NYC creates a task force to crack down on illegal fireworks
“It is not just a quality of life problem and a noise problem,” said Mayor de Blasio in his press conference this morning, discussing the issue of illegal fireworks, “but it can also be dangerous.” For these reasons and after a protest outside Gracie Mansion last night, he announced that the city has created an illegal fireworks task force, which will consist of members of the Sheriff’s Bureau of Criminal Investigation, the FDNY, and the NYPD, all of whom will “go to the root cause” of the problem, which is those who are selling and profiting from the fireworks. As the New York Times reported over the weekend, the city is currently receiving 80 times as many firework complaints than usual.
What is the reason for the sharp increase? Many believe it’s sheer boredom from months of being cooped up inside. Others say it’s a form of protest against the criminal justice system and various political issues facing the nation. But regardless of the reason, New Yorkers are complaining that they can’t sleep from the constant noise of fireworks going off all through the night.
Another New York Times story reported that “The city received more than 12,500 calls to its 911 system for illegal fireworks this month,” which is 12 times the number of complaints received in the entire first six months of 2019. In Brooklyn alone, there were 4,500 complaints in June, 80 times more than the first six months of 2019. Gothamist created a map that shows where all the fireworks complaints have taken place so far in June.
The task force will work on “finding where the supply is and cutting it off at the knees” both within the city and nearby. It will consist of 40 officers each from the NYC Sheriff’s Office, FDNY, and NYPD, along with deputy sheriffs, 12 FDNY fire marshalls, and the NYPD Intelligence Bureau. The group will conduct undercover buys and sting operations, the mayor said.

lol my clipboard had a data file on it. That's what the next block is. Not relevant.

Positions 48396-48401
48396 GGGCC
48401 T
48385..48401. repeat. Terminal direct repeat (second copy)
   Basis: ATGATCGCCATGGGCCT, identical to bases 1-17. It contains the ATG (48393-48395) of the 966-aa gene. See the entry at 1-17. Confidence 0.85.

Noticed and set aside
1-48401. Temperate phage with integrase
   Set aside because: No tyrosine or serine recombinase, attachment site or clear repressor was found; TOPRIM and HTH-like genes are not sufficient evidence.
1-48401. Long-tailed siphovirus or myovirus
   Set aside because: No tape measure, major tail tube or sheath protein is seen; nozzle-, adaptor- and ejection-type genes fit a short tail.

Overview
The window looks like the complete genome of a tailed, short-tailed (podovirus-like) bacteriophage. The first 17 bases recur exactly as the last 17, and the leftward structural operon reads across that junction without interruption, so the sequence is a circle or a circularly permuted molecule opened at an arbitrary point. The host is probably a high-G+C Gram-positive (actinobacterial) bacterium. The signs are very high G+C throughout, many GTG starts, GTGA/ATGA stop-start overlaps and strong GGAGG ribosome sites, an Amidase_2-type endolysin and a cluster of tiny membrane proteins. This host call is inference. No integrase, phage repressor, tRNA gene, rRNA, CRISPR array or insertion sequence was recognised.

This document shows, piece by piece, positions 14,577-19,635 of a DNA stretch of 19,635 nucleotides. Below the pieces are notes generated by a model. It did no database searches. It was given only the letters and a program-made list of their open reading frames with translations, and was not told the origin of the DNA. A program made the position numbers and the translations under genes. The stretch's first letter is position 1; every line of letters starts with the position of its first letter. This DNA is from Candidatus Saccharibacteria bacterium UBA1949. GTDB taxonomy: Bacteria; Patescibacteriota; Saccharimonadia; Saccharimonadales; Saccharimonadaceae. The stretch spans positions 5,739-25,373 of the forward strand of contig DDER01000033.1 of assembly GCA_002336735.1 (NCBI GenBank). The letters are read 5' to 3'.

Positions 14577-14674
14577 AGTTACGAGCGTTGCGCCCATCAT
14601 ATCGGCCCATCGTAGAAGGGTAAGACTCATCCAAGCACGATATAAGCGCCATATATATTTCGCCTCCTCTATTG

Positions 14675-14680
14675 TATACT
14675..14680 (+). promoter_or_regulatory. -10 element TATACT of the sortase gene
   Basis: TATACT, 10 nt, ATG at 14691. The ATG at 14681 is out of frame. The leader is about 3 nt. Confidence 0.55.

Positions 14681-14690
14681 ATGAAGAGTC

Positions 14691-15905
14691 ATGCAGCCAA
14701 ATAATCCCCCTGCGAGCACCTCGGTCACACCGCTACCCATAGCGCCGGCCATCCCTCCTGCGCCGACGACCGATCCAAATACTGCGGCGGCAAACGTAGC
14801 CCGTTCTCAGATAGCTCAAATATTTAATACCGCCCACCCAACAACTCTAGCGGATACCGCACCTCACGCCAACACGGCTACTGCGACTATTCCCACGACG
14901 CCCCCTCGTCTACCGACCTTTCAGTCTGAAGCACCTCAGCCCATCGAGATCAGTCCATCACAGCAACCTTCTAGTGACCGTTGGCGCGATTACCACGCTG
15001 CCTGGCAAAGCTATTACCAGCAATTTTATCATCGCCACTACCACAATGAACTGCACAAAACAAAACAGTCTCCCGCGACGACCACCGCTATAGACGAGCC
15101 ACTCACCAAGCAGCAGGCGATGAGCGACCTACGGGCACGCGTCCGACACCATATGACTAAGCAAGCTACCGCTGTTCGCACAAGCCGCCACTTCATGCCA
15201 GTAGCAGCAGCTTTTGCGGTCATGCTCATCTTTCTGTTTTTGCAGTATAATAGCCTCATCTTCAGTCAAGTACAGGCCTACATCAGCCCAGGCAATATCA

As the Times explains, fireworks are illegal in New York City, but they’re often sold “from duffel bags or car trunks” in the days leading up to July 4th. As of 2014, some types of small fireworks are legal in the rest of the state but can only be sold between June 20 and July 5 and between December 26 and January 2. They are also legal in New Jersey and Connecticut, leading many to take to Twitter to say that de Blasio’s initiative is misplaced.
The city is also launching a large-scale public service campaign to education New Yorkers on the dangers of illegal fireworks, aimed particularly at young people.
The mayor’s announcement came just minutes before he told New Yorkers that the Macy’s July 4th Fireworks would go on this year, but as five-minute bursts of fireworks throughout the five boroughs from June 29th through July 1st, culminating in a finale on Saturday, July 4th, which will be televised from the top of the Empire State Building.
The issue of illegal fireworks has spread across the nation, in the San Francisco area, Sacramento, Boston, Washington D.C., and many more cities.